The start of a web project is an exciting time. You’ve met with the client, agreed upon the goals for the project and mapped out a plan for the development of what will be an awesome new website or application — except that is not always how it turns out. Sometimes, despite your careful planning and best efforts, a project will fail.
Failure isn’t something many of us like to think about, but preparing to deal with failure is as important as planning for success. Articles and tips on how to kick off a project right and build a long-term client relationship are helpful in this industry, but if you only focus on what to do when things go right, then you will be ill-prepared for when things get so off track that you are unable to complete a project.
Over the 15-plus years that I have been a web professional, I have enjoyed many successes and endured my share of failures. In this article, I will share the hard-won lessons I have learned during that time for facing failure and handling a failed web project.
Preparing For Failure Does Not Mean Admitting Defeat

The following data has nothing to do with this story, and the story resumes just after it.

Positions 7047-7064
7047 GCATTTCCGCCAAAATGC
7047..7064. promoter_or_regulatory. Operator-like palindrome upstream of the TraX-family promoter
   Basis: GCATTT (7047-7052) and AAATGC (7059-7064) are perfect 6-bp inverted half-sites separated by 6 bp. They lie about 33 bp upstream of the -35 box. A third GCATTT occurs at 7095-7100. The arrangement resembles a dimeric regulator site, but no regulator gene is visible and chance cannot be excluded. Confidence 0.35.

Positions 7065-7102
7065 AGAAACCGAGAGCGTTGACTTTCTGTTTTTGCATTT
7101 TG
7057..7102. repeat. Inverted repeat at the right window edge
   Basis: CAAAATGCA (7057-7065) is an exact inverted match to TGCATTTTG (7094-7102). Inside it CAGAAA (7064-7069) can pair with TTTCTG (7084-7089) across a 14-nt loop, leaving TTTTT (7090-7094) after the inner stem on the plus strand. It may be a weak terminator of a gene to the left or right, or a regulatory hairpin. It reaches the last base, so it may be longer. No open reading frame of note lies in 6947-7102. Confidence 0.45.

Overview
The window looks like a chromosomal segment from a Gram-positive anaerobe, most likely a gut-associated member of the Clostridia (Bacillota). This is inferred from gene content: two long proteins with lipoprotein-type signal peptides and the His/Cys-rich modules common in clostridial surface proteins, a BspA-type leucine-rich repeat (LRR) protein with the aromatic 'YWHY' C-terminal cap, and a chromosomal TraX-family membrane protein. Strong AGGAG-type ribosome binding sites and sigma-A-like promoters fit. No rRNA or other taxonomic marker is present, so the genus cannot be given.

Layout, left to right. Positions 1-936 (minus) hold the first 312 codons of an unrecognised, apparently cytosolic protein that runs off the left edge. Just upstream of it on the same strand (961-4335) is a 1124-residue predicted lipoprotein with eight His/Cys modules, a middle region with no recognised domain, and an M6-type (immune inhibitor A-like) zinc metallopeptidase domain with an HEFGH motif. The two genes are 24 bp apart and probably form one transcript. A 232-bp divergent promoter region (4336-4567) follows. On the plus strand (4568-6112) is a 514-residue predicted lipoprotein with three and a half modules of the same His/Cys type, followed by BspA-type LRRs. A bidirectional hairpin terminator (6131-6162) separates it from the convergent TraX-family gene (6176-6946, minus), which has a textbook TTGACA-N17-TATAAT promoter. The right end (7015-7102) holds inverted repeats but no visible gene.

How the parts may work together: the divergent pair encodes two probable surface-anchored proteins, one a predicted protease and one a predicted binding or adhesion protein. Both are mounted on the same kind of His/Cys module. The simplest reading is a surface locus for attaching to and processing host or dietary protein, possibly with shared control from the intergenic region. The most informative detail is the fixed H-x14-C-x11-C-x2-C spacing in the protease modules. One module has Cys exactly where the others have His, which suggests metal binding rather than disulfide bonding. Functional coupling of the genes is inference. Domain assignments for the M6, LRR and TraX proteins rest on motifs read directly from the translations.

Someone once told me, “Preparing for failure means admitting defeat before a project has even begun.” That’s like saying that wearing a seatbelt means admitting that you’re about to get into a car accident. That is obviously not the case. You wear a seatbelt to protect yourself in case something goes wrong during a trip. The same can be said for having a plan in case a website project goes wrong.
If you have a good team and a solid process, then failure will be rare. But it does happen. Having a plan for when things go wrong — really wrong — does not mean accepting failure before the fact, but rather preparing for anything that might happen in order to protect your company, your fellow team members and even your other clients.
Knowing When To Say When
Determining when a project is beyond the point of no return is always a challenge. No two projects are alike, and you must handle each project on its own terms. You do not want to admit failure too early, but you also do not want to hang on when there is no hope of success. This is a balance you must strike as you decide whether to save or abandon a project.
There are always unexpected bumps in the road and unforeseen challenges, but those challenges alone are not a reason to call it quits. Be prepared for those challenges, and do everything you can during the process to get back on track. This could include revisiting a project’s scope and budget to address inconsistencies between what was initially planned and what is being developed now.